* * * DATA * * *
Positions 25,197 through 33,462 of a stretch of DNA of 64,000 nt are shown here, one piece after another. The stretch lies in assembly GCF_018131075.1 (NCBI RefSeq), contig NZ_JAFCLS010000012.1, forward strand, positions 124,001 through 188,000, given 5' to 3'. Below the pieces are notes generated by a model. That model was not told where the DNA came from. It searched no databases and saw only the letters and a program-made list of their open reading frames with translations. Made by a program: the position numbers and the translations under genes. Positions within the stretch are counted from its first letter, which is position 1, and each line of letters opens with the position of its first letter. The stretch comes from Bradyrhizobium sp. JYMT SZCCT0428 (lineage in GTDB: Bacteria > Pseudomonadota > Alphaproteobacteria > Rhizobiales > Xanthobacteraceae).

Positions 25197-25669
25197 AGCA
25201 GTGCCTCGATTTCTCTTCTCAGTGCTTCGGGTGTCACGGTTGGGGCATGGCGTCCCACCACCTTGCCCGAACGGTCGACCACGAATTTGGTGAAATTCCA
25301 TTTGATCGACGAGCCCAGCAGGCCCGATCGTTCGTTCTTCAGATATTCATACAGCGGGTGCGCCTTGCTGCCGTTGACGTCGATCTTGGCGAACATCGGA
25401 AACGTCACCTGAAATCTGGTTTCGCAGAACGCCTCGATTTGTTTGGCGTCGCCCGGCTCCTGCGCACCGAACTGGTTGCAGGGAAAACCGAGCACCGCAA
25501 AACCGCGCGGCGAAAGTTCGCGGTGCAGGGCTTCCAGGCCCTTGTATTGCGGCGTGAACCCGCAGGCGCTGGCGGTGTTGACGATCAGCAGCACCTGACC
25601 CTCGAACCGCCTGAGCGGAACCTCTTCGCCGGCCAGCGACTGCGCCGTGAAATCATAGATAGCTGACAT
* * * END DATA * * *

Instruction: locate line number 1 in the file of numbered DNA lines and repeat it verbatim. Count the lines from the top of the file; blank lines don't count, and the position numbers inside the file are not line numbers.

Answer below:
Positions 25,197 through 33,462 of a stretch of DNA of 64,000 nt are shown here, one piece after another. The stretch lies in assembly GCF_018131075.1 (NCBI RefSeq), contig NZ_JAFCLS010000012.1, forward strand, positions 124,001 through 188,000, given 5' to 3'. Below the pieces are notes generated by a model. That model was not told where the DNA came from. It searched no databases and saw only the letters and a program-made list of their open reading frames with translations. Made by a program: the position numbers and the translations under genes. Positions within the stretch are counted from its first letter, which is position 1, and each line of letters opens with the position of its first letter. The stretch comes from Bradyrhizobium sp. JYMT SZCCT0428 (lineage in GTDB: Bacteria > Pseudomonadota > Alphaproteobacteria > Rhizobiales > Xanthobacteraceae).